JACKSONVILLE, Fla. –Chip Kelly has interviewed to be the Jacksonville Jaguars' offensive coordinator, according to a source, and the first inclination is to ask what the hire would mean for quarterback Blake Bortles.
A better question, however, would be: What does this mean for the Jaguars' running game?
The natural jump to make about Kelly's up-tempo, spread offense is that he wants to throw the ball all over the place, that it's a finesse offense. That's not even close. Though Kelly's offenses in Philadelphia and San Francisco threw the ball more than they ran it -- though it was nearly 50-50 in 2013 -- they ranked in the top 10 in rushing three times, and the worst finish was 14th.
Kelly may not line up with two tight ends and a fullback, but he does use a power run attack. He just uses spread formations and zone schemes to get it done. Provided the Jaguars make some upgrades on the offensive line -- and that's the team's No. 1 need heading into the offseason -- Kelly could breathe some much-needed life into the Jaguars' run game.
In his three years as head coach in Philadelphia (2013-15), Kelly's rush offenses finished first, ninth and 14th in rushing yards per game. He had LeSean McCoy for the first two seasons and signed DeMarco Murray for 2015, but Murray struggled and the Eagles mixed in Ryan Mathews and Darren Sproles. Still, the Eagles averaged 108.9 rushing yards per game in Kelly's final season in Philly.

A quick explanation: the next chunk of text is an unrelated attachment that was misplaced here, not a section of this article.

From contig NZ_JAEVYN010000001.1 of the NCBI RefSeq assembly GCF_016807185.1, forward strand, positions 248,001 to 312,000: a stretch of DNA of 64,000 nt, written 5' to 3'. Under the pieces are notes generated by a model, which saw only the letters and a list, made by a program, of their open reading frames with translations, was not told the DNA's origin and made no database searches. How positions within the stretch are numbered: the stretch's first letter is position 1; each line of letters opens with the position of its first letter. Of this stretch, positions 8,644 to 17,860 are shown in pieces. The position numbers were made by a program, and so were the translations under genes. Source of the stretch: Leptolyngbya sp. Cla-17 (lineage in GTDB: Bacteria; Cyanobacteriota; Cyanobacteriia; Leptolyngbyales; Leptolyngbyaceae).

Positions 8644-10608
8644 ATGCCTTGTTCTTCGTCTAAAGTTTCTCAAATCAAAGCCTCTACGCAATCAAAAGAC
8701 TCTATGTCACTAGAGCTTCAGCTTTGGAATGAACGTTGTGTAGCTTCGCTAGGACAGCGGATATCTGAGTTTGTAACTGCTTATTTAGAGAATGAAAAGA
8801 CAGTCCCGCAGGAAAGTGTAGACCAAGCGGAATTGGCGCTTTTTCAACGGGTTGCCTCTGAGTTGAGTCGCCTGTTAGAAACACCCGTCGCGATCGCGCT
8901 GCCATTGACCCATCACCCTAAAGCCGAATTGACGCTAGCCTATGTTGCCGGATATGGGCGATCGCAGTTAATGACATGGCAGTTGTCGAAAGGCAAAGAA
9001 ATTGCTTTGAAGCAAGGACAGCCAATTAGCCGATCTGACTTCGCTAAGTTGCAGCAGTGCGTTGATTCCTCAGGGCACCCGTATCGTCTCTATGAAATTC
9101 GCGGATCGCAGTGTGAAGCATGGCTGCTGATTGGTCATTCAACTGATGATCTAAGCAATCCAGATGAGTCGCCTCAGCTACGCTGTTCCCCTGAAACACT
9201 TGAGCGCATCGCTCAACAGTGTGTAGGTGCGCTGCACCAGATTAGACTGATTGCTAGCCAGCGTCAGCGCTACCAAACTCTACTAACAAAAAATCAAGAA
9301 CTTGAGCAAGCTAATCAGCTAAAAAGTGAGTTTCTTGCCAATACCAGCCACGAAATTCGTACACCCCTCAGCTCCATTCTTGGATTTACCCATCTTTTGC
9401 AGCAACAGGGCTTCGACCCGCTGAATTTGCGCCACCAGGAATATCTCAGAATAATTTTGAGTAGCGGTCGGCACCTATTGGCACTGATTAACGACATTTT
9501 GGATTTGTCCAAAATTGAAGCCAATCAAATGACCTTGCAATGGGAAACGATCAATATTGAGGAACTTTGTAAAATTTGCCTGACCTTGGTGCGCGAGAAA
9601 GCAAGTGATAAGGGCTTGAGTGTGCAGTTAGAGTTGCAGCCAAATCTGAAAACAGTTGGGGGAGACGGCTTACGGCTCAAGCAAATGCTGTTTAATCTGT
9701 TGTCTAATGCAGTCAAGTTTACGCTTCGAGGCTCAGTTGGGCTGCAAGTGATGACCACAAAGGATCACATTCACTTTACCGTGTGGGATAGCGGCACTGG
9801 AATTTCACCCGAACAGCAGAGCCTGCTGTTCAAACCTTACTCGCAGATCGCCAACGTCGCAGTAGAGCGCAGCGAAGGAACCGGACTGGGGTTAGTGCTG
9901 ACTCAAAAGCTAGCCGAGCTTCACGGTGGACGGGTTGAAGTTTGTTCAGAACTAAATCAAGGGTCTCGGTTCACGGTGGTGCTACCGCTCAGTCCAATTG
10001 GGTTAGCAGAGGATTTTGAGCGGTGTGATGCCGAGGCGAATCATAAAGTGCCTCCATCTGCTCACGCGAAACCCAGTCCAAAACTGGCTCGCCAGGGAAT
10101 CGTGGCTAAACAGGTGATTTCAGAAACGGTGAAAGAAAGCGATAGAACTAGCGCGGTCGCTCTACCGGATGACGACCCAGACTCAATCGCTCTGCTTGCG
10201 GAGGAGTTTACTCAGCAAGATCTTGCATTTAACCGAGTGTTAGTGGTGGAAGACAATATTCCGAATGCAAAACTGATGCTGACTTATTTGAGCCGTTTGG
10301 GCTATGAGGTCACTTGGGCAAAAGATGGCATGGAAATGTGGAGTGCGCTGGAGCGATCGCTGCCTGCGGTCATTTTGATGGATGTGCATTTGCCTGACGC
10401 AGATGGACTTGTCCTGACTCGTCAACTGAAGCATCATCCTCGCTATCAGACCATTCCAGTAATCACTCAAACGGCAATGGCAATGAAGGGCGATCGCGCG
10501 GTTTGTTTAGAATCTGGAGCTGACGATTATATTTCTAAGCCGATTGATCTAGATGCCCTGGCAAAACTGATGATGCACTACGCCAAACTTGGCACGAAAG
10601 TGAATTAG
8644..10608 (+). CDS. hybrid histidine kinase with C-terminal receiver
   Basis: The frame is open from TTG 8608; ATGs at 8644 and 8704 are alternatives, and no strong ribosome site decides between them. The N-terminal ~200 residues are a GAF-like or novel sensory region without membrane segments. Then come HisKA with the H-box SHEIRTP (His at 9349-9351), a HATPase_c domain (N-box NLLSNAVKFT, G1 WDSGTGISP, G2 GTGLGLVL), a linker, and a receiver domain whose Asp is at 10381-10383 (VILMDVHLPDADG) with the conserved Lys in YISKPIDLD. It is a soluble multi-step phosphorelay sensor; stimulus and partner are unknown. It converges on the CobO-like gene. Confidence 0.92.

The worst season a Kelly-led NFL team had running the ball was 2015, but even that was better than any season the Jaguars have had since Maurice Jones-Drew led the NFL in rushing in 2011. Since then, the Jaguars' per-game rushing averages have been among the worst in the NFL: 85.6 (2012), 78.8 (2013), 102.1 (2014), 92.1 (2015) and 101.9 (2016).
The Jaguars added Chris Ivory, who led the AFC in rushing in 2015, as a free agent last March, but he ran for only 439 yards and averaged a career-low 3.8 yards per carry. He also missed five games because of injuries. T.J. Yeldon, whom the Jaguars took in the second round in 2015, has battled injuries throughout his two seasons and averaged just 3.6 yards per carry in 2016.
An element to Kelly's offense that he really didn't have in Philadelphia is the quarterback run. Kaepernick provided that in San Francisco, and Bortles has shown the ability and willingness to be a runner. The Jaguars had success on the few zone-read plays in which Bortles kept the ball, and Bortles was able to avoid taking hits by sliding. Bortles has rushed for 1,088 yards in three seasons, which puts him ninth on the franchise's all-time rushing list.
A better ground game would of course help Bortles, who still has to prove he can be the Jaguars' franchise quarterback going forward, and Kelly may be the Jaguars' best choice to get that done.